Morning News for Tuesday, February 5th
The Center for Biological Diversity, the Sierra Club, 350.org and dozens of other groups in Washington, D.C., are inviting people from all over the country to converge on the National Mall in Washington DC for the Forward on Climate Rally which they say will be the largest climate rally in American history. The rally takes place Presidents Day Weekend, February 17, 2013, noon - 4 p.m.
Thousands of activists, will head to the White House for the Forward on Climate Rally to tell President Obama to shut down the climate-killing Keystone XL pipeline once and for all.
Quoting from their press release "The last time we stood up against Keystone XL, thousands surrounded the White House -- and it worked. We beat the odds and convinced President Obama to take a year to study it.
Now that year is over, and the evidence is clear -- it was the hottest year in American history, we experienced a horrible ongoing drought, and we felt the force of Superstorm Sandy. And still Big Oil is pushing harder than ever for Keystone XL, looking for even more private profit at public expense."
Sign up details are at biologicaldiversity.org
The family and friends of a Clearlake teen are seeking information about his whereabouts after he went missing early Sunday morning.
Jesse Meldrum, 18, was last seen at about 2:30 a.m. Sunday when he left his mother Tina Meldrum's Clearlake home.
Meldrum, who according to his Facebook page graduated from Lower Lake High School last year, was last seen walking alone and did not tell anyone where he was going.
He left his car at his mother's home. Family and friends have not heard from him, and he's not responded to numerous posts left on his Facebook page or to calls placed to his cell phone.
At the time he was last seen, he was wearing a long sleeved black short and blue jeans. He is described as being about 6 feet tall.
Anyone with information about him is asked to call Kirsten Contreras at 707-889-6796.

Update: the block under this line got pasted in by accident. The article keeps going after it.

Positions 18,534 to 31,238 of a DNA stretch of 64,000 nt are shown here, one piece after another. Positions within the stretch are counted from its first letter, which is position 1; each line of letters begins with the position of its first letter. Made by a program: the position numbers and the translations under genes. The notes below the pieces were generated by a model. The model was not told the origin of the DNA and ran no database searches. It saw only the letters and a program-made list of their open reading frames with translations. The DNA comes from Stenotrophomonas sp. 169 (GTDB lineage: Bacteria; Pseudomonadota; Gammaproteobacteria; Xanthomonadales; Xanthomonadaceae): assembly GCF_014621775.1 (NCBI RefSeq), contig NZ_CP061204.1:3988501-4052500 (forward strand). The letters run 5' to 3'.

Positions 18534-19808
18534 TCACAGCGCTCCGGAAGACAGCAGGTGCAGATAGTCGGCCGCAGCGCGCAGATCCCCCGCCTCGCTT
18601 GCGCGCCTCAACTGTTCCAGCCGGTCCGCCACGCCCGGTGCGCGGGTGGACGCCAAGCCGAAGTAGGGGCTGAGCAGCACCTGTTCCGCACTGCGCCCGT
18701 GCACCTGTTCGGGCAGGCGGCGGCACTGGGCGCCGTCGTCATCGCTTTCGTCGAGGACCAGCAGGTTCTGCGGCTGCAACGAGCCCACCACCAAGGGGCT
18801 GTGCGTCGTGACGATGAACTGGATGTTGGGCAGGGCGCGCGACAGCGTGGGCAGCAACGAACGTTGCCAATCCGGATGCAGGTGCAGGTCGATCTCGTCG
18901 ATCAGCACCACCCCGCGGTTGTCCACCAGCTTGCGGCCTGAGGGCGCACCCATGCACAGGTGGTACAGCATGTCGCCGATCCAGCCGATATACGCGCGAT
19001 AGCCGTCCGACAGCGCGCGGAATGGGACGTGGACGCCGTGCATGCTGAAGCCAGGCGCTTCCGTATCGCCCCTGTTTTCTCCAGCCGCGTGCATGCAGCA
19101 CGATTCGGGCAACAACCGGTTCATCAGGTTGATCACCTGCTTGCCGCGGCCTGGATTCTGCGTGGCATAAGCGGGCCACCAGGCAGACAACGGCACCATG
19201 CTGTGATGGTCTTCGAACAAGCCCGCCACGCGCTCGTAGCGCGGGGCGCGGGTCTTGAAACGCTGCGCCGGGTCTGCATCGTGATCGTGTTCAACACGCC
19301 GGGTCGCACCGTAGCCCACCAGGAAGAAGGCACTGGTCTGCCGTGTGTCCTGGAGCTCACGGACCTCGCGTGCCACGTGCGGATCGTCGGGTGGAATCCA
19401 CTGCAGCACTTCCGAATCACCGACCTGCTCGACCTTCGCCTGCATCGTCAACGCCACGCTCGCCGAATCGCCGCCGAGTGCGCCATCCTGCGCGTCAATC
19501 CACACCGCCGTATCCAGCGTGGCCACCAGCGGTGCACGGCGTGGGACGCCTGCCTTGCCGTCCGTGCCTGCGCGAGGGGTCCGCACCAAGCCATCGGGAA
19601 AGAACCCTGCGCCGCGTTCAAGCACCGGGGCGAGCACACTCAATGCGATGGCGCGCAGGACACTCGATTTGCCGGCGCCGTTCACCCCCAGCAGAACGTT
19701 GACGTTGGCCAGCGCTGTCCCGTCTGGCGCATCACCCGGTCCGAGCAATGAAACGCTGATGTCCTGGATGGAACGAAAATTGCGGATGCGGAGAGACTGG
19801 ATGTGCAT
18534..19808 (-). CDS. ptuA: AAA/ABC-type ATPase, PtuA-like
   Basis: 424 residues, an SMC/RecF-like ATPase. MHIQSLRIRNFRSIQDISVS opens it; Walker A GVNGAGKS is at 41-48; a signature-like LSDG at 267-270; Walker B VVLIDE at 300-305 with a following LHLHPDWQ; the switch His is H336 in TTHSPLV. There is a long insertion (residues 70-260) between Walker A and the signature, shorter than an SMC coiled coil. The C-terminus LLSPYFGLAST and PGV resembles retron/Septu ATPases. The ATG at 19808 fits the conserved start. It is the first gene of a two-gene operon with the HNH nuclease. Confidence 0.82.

Mendocino Redwood Company (MRC) Habitat Conservation Plan (HCP) comment period has been officially extended to 5pm, April 22, 2013. The original 90-day comment period would have ended February 21. The HCP, including an associated Timber Management Plan, and other entitlements, would be approved for an 80-year period with future pubic comments limited to whether or not individual Timber Harvest Plans are in compliance with the approved 80-year HCP.
Although winter on the North Coast began with storms drenching the area, it's turned into one of the driest months of January on record, with no major precipitation in sight.
Alex Dodd, a meteorologist with the National Weather Service Eureka office, said the area only had a total of 2.94 inches of rain while normal January rainfall total is 6.5 inches.
Just 16 Januarys have been drier than this one since the weather service started taking records locally in 1887. Five of the driest months have occurred since 1990, he said.
Despite the recent dry weather, the region has seen about average rainfall overall since the beginning of the season because of the surplus water from the early storms in November and December.
The North Coast region snow pack is at 87 percent, Dodd said. Again, that's not a bad number -- but if it doesn't snow much in February or March, the snowpack average could plummet to 54 percent. About one-third of the state's water comes from snowmelt.
The dry weather pattern recently is the result of a jetstream heading north into British Columbia, and a ridge of high pressure that set up off the coast that has kept any wet storms at bay.